“My Berlin Kitchen is an aromatic chronicle of love, food, and finding home. Luisa’s fragrant prose will have you longing for her Tomato Bread Soup and smelling her freshly baked Poppy Seed Whirligig Buns. Her quest for heart and hearth is inspiring and touching—and leaves you feeling as if you have found a new friend.” —Debra Weiner, author of How to Recognize Your Future Ex-Husband
"Flinn shares uplifting stories of the recipes that shaped her life, from her Swedish grandmother's pancakes to her mom's chicken and biscuits." - More Magazine
"and#160;A memoir with lots of eating, road trips and family history, this combination platter will fill you up." -and#160;Campus Circleand#160;
"Kathleen is a born storyteller! Her books grab you from page one, and hold onto you and your imagination, until the last page is turned, so it's no surprise that this book is full of charm and wit as well! ...This book will have you laughing and crying! "-and#160;Bless Their Hearts Mom Blog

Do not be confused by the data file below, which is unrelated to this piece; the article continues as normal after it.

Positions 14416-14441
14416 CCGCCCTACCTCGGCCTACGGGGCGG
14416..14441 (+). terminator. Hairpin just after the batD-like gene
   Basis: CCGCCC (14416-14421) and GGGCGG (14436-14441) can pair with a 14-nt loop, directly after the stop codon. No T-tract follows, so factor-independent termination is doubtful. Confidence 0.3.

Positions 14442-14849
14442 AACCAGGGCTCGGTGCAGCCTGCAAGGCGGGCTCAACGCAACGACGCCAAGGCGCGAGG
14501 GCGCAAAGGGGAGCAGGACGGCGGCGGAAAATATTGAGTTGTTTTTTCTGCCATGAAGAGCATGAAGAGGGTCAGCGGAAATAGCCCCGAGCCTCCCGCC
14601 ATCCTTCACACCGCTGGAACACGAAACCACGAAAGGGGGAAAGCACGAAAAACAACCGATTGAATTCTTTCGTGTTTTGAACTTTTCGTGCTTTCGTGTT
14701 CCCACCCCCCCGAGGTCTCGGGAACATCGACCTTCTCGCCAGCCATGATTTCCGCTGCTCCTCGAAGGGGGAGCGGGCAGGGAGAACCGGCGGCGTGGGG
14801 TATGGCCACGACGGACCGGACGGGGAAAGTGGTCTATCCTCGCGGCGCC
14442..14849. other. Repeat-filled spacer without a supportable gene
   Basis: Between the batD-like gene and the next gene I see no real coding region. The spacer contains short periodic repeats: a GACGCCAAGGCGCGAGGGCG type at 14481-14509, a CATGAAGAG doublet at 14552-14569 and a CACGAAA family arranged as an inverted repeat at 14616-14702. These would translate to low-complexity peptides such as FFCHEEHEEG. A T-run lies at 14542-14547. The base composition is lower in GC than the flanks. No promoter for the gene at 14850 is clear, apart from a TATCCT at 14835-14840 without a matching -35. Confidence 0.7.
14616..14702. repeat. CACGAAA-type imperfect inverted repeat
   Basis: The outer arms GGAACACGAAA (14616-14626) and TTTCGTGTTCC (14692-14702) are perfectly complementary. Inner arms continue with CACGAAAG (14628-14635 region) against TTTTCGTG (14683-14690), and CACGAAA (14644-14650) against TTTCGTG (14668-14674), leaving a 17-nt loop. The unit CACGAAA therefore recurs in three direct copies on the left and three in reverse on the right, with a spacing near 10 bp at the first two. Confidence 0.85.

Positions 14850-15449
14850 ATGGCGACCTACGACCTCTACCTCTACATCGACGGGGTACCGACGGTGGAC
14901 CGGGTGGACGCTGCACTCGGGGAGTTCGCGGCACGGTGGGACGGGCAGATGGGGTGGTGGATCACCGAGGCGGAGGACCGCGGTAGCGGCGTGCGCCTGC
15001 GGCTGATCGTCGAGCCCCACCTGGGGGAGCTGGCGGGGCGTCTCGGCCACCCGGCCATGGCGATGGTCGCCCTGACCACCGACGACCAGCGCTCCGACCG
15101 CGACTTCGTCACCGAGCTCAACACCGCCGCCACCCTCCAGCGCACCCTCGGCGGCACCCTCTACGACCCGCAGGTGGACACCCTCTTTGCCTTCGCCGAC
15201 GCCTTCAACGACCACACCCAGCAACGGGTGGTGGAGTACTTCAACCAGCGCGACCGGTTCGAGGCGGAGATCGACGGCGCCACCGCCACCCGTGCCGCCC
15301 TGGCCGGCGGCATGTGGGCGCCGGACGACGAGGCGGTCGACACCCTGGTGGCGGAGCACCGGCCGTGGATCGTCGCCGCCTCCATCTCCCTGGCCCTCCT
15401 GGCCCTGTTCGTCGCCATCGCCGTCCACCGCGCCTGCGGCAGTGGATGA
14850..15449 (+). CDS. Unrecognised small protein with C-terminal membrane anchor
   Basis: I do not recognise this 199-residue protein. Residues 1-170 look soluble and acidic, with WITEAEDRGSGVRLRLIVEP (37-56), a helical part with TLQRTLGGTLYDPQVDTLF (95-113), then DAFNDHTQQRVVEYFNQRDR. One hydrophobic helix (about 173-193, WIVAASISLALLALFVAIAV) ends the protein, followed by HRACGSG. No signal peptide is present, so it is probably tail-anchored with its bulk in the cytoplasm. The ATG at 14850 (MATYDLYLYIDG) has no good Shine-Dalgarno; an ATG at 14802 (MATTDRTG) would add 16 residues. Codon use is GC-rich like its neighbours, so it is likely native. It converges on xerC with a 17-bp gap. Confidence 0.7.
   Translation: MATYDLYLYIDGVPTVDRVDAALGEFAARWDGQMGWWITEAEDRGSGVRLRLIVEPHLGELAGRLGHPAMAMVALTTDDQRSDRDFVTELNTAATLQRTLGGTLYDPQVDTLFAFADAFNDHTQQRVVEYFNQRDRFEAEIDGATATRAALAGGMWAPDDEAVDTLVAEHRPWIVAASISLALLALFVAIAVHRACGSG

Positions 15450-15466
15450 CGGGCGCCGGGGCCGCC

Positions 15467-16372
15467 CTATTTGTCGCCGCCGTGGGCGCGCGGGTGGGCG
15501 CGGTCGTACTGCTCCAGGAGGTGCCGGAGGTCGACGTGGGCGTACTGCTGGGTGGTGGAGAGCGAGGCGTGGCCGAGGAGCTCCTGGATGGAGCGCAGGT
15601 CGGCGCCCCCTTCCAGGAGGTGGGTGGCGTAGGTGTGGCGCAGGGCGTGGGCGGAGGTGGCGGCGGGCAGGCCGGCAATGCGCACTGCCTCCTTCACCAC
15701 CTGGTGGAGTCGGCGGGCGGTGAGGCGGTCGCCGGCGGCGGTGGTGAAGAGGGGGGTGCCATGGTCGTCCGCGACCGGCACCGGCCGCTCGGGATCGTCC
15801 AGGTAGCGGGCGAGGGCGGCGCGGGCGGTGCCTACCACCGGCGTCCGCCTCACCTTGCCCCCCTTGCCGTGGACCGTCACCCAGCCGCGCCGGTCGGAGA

"I was in a reading slump until I picked up Kathleen Flinn'sand#160;newest bookand#160;Burnt Toast Makes You Sing Good.and#160;If you love food or love eating food, this book is for you." -and#160;Feed Your Readerand#160;Blogand#160;
"This book offers something for us all, and the recipes just add to the charm." - Five Minutes For Booksand#160;blog
"Craving a beach read with a bite? Kathleen Flinn's new memoir,and#160;Burnt Toast Makes You Sing Good,and#160;chronicles her Midwestern family's culinary adventures, starting with a move cross-country to run her uncle's pizzeria. There are plenty of hilarious missteps (like a maybe-don't-try-this-at-home experience raising chickens), but food is a blissful constant, even in the craziest of times. And the book is filled with recipes - Grandpa's Mich-Mex chili, Mom's cinnamon rolls - so you can create some memorable family meals of your own." - Redbook Magazine
"You wouldn't think a memoir consisting of someone else's family stories would be all that interesting, but Kathleen Flinn had me hanging on each and every account in her memoirand#160;Burnt Toast Makes You Sing Good.I connected with her immediately, and while reading I often thought of my own parents, grandparents, and great-grandparents... I won't forget these stories." -and#160;A Lovely Bookshelf on the Wall
“The new Julie & Julia! It’s part cookbook and part memoir; you’ll finish a chapter and find yourself in the kitchen following the recipe Weiss includes . . . A transcontinental romance about taking risks in life and in the kitchen.” —Marie Claire
A delightful true story of food, Paris, and the fulfillment of a lifelong dream